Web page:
“The reason we could never be who we wanted and dreamed of being is you kept your knee on our neck," Sharpton said. "We were smarter than the underfunded schools you put us in, but you had your knee on our neck. We could run corporations and not hustle in the street, but you had your knee on our neck. We had creative skills. We could do whatever anybody else could do, but we couldn't get your knee off our neck."

He continued, "What happened to Floyd happens every day in this country in education, in health services, and in every area of American life. It’s time for us to stand up in George's name and say, 'Get your knee of our necks.'”

Some of the signs out here in the crowd at the George Floyd memorial

In Brooklyn, thousands poured into Cadman Plaza, chanting “no justice, no peace” and holding signs reading “Black Lives Matter” and “Say His Name.”

Before the memorial began, the crowd took a knee together in silent protest.

When Terrence Floyd, the brother of George, first took to the stage to pay tribute to his brother, he was unable to speak.

He looked up to the sky and wept, while the crowd chanted, “You are not alone.”

“I thank God for y’all showing love to my brother,” said Floyd. “At the end of the day, my brother’s gone, but the Floyd name still lives on.”

He spoke about the protests that have swept the country, declaring: “I’m proud of the protests, but I’m not proud of the destruction.”

“My brother wasn’t about that,” he said. “Power to the people."

“Not just my people, not just your people, not just the people they think is important or whatever. I’m talking about power to the people. All of us.”

Lotta energy today, bells ringing and a huge diverse crowd making its way to the bridge. Everyone is in masks. “Hands up don’t shoot”

When Mayor Bill de Blasio took to the stage, the audience booed and drowned out much of his speech.

"It will not be about words in this city," said de Blasio, as the crowd chanted "resign" and turned their backs on him.

"It will be about change in this city. Change in the NYPD," said the mayor, adding it will be "change you can see with your own eyes."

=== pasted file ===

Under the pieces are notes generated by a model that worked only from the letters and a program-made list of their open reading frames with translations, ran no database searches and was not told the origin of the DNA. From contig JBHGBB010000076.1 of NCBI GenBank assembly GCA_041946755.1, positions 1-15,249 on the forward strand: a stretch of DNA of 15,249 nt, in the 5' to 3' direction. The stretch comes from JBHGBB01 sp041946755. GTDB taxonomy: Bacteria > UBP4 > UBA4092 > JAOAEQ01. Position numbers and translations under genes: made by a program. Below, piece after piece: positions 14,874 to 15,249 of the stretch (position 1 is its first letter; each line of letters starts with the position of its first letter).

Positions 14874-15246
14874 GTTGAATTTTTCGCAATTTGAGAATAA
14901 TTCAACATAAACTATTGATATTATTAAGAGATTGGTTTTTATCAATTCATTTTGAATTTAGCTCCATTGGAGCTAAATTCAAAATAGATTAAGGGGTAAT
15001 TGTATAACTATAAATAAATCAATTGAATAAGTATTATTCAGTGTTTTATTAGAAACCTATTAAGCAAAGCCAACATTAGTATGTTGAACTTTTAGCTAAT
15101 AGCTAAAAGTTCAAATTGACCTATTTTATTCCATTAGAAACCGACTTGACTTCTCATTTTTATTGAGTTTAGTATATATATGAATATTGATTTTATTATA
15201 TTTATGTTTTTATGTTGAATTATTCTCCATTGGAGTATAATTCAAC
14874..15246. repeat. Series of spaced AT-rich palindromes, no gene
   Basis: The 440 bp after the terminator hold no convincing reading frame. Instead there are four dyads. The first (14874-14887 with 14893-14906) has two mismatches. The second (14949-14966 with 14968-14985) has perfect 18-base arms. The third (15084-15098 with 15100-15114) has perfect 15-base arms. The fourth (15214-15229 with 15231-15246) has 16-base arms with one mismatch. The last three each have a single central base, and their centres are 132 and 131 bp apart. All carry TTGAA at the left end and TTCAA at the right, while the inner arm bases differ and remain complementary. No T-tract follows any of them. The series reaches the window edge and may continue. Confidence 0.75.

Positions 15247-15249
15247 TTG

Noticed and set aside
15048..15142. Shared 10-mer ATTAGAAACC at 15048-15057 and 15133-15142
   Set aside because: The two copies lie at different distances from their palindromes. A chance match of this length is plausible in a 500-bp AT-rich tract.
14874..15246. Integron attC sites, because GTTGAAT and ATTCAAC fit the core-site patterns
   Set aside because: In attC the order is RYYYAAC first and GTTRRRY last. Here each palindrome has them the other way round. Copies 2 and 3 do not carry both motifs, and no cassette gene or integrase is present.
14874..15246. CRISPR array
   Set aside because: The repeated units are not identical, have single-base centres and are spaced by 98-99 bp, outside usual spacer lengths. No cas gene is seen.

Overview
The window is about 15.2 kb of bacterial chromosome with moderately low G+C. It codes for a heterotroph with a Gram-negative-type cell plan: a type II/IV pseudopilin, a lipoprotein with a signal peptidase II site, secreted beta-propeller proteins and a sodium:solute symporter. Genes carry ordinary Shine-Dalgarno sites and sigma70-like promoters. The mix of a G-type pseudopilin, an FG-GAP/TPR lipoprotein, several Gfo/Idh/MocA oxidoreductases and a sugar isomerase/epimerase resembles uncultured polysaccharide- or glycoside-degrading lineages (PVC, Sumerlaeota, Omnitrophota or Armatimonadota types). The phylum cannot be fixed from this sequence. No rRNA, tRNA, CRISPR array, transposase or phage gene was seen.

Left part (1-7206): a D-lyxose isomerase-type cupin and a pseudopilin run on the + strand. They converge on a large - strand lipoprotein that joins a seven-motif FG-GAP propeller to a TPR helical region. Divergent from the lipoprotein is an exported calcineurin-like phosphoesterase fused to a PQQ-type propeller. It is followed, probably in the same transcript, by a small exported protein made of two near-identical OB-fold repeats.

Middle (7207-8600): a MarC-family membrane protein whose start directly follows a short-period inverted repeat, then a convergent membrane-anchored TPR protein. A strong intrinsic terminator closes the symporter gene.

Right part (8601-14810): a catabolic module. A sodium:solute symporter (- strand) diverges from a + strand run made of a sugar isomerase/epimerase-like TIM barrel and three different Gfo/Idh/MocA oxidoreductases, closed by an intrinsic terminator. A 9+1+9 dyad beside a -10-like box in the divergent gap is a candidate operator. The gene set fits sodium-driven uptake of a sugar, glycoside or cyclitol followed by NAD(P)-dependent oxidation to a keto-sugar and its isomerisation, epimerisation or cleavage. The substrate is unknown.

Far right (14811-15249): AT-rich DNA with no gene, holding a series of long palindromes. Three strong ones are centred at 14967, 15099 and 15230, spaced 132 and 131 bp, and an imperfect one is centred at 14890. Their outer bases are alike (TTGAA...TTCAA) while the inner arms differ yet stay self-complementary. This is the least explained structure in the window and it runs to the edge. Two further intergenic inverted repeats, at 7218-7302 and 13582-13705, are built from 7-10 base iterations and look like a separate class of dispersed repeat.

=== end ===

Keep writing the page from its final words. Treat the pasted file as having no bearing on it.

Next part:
Jumaane Williams, the city’s public advocate, called out the mayor’s handling of the protests, which have included multiple incidents of police brutality across the city, and accused de Blasio of mishandling the coronavirus pandemic.

“We have the wrong president, we have the wrong governor, and we have the wrong mayor,” said Williams.

New York Attorney General Tish James called the protesters “an entire generation of warriors" who "are praying with their feet.”

After the memorial, mourners — including the mayor — marched over Brooklyn Bridge.

More than 1,000 miles away, speakers at Floyd's memorial service in Minneapolis called on people to continue making their voices heard. Sharpton, who announced plans to return to Washington, DC, on the anniversary of the Aug. 28, 1963, March on Washington for a new march, said recent protests have made him more hopeful than ever that change is going to come.

"When I looked this time and saw marches where in some cases young whites outnumbered the blacks ... I know that it's a different time and a different season. When I looked and saw people in Germany marching for George Floyd, it's a different time and a different season," he said. "America, this is the time of dealing with accountability in the criminal justice system."